With the help of many of you on the 'Net, I have assembled some
information on Lockheed-Martin, and about privatizing child support
collections in general. Under federal pressure, all states are
supposed to have a centralized child support collections and
disbursement unit (called 'SDUs'). Federal penalties in CA alone are
well over $100M, and are rising year by year. Many states, including
IL, have failed miserably to create their own units. Many have turned
to outside contractors like L-M to build it and run it for them.
The real issue for fathers is whether or not a private company will
abuse the power and authority that was originally intended for
governmental use. Will those private companies misuse the personal
data they collect in connection with running an SDU?
Once these private companies have secured the beachhead with the
initial state contract, state governments (like Wisconsin) are finding
out their costs are rapidly escalating, but by then it may be more
expensive to toss out the incumbent and start over.
There is also some anecdotal evidence from CA that L-M employees from
all over the country took a sudden interest in local Los Angeles
politics, contributing thousands of dollars to key political
candidates. Considering the returns for running an SDU, a few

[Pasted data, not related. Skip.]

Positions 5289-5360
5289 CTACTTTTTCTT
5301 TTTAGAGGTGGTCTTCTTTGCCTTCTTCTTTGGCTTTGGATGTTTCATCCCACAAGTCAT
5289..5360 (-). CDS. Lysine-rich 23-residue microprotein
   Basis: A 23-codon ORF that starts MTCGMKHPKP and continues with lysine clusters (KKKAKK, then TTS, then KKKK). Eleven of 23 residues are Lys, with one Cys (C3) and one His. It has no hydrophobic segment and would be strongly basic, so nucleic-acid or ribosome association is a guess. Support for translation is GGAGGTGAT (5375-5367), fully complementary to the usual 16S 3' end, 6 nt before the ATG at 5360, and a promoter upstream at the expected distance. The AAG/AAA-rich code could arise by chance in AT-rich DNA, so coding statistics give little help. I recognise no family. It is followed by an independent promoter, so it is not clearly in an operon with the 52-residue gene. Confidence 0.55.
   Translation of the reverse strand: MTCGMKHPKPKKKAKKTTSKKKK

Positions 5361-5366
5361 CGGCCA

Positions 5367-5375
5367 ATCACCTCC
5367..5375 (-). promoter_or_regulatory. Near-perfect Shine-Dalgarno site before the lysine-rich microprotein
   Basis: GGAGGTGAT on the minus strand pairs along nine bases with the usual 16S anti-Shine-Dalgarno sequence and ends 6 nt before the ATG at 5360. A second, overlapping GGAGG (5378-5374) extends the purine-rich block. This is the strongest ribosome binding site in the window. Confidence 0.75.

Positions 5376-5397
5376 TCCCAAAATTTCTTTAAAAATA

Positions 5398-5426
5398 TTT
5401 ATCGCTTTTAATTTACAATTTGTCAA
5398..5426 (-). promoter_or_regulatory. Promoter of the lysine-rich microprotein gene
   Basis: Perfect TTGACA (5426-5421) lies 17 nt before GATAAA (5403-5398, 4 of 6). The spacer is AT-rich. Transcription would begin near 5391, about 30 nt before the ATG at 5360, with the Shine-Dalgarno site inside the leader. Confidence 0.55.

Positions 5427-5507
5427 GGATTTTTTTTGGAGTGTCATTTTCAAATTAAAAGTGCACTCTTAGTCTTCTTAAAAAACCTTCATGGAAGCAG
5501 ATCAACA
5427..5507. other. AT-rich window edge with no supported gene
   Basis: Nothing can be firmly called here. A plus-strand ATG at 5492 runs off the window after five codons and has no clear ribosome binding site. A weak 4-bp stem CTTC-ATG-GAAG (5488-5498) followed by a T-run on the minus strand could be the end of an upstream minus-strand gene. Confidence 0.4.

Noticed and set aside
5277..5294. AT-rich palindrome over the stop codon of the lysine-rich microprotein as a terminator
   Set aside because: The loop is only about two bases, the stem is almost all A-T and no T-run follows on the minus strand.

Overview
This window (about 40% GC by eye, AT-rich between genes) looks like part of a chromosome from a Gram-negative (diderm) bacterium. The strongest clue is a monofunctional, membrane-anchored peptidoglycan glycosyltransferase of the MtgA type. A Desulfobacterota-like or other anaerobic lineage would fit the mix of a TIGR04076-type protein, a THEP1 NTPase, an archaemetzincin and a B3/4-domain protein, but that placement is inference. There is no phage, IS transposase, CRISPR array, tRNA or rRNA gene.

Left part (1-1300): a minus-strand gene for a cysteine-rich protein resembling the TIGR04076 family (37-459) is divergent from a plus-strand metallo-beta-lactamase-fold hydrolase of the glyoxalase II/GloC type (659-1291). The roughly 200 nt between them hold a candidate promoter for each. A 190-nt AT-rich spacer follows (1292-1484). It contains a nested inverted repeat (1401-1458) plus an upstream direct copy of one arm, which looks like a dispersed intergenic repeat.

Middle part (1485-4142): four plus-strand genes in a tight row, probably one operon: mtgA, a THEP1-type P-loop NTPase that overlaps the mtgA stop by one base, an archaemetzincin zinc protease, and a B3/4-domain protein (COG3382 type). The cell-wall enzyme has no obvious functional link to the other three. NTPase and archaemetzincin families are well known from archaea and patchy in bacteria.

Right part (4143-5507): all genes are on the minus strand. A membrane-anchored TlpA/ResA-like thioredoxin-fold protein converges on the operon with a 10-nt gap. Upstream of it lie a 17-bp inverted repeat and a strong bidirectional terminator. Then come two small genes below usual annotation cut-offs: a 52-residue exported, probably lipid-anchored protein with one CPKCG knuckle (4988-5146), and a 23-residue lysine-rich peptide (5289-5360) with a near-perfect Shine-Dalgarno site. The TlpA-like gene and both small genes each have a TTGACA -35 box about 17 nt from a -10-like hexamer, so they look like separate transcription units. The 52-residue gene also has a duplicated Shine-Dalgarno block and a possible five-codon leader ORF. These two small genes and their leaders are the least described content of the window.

thousand dollars is barely seed money to L-M.
If your state is considering outsourcing child support collections and
disbursements, share this note with your legislators and with the
local news media. Then cross your fingers and hope.
Thanks to everyone who took the time to send me the material below.
"Dave Nevers" <email@example.com>
In a 1999 Lockheed press release, the company said, "Lockheed Martin
processes about $5 billion annually in child support payments for 13
states, accounting for 38 percent of all such payments administered by
state and local governments. Recent multiyear contracts with five
major states, Florida, Georgia, Michigan, Pennsylvania and Wisconsin,
are collectively worth more than $500 million."
That same press release went on to say, "The company intends to double
its state and local revenue over the next three years, an annual
growth rate of more than 25 percent."
"IMS has been identified as one of the high growth areas for Lockheed
Lockheed was found guilty of improperly interfering with a child
support collections contract awarded to MAXIMUS Corporation. With the
punitive damages multiplier, the total award to MAXIMUS was $10.5M. I
don't know the status of the case or the award, but you can find the
On their home page, MAXIMUS also mentions that they have gotten an
$18M contract for child support collection services in TN. They claim
to be operating over 40 child support projects in 20 states at:
Last May, Wendell Primus, Director of Income Security at the Center on
Budget and Policy Priorities testified before the House Ways and Means